The Federal Communications Commission formally notified Affordable Connectivity Program (ACP) providers that, due to a lack of additional funding from Congress, the agency will only be able to fully fund the program through the month of April. The Public Notice also (1) provides guidance on the May 2024 partial reimbursement month; (2) reminds participating providers of the notices they must send to ACP households; and (3) provides guidance on the consumer protections for ACP households during wind-down and after the ACP ends. The instructions and guidance further the goal set forth in the ACP Wind-Down Order of keeping as many households as possible connected to broadband service after the end of the ACP.  Also, in a letter to congressional leaders, FCC Chairwoman Jessica Rosenworcel urged immediate action before the program runs out of funds and participating households no longer receive the full ACP benefit. The letter also highlighted the immediate impact that the ACP enrollment freeze has had on households wishing to enroll in the program but are now unable to do so.  [See extended summary]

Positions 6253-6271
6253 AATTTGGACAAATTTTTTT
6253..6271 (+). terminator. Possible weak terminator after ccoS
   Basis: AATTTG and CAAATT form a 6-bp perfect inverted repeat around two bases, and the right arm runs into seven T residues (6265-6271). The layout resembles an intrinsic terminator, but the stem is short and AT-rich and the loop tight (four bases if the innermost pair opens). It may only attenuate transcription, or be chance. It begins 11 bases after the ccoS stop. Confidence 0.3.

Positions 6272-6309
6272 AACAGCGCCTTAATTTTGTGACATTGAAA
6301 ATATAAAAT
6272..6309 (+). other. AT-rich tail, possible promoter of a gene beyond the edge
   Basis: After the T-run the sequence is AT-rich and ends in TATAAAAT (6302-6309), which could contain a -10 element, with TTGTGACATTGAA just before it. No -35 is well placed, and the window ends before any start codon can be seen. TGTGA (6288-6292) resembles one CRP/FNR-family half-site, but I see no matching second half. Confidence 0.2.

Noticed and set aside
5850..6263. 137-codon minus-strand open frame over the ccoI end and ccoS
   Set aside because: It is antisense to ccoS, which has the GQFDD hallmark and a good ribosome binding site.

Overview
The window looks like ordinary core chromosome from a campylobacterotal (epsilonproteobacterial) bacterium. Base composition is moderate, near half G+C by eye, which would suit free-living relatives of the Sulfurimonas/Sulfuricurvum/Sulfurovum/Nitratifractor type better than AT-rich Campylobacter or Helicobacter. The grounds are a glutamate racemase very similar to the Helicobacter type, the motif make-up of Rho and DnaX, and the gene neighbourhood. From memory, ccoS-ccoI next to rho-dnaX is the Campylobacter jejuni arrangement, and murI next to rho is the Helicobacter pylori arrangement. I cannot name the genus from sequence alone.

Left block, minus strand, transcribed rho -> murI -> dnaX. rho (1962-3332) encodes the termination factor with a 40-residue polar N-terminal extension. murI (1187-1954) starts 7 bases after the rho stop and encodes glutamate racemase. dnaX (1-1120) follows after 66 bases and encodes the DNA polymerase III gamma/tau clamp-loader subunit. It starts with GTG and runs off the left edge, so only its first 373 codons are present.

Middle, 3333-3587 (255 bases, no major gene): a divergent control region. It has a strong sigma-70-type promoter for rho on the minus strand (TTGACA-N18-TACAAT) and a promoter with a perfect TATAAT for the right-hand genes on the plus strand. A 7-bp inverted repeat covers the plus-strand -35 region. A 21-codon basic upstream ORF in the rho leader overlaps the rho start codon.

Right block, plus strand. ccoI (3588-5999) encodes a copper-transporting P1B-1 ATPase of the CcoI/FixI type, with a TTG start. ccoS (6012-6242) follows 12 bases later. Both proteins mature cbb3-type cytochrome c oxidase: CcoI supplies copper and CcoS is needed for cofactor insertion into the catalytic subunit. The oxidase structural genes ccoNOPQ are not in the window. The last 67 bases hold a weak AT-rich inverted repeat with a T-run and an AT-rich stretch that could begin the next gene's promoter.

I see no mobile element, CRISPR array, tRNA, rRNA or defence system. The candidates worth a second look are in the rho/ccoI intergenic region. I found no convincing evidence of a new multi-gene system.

State Broadband Directors Talk BEAD Timelines, Provider Participation

Joan Engebretson  |  telecompetitor

The thinking behind the $42.5 billion BEAD rural funding program was that individual states were better positioned than the federal government to understand their local needs and tailor state-level rules accordingly, and we are seeing a lot of variation from state to state. A case in point: Two Midwestern states—Minnesota and Missouri—have mapped out two somewhat different paths for administering the BEAD program. Missouri will be one of the largest recipients of BEAD funding, with $1.7 billion allotted to the state. One of the things Missouri wants to do differently from other states is to allow providers to determine the areas where they would like to build, said BJ Tanksley, director of Missouri’s Office of Broadband. On the other hand, Minnesota will prioritize local coordination and support. Local support can be critical to preventing a provider from doing a deployment that requires the provider to charge a price that is so high that residents do not sign up for service, said Bree Maki, executive director of Minnesota’s Office of Broadband Development. 

The Sudden Mad Rush of BEAD

Doug Dawson  |  Analysis  |  CCG Consulting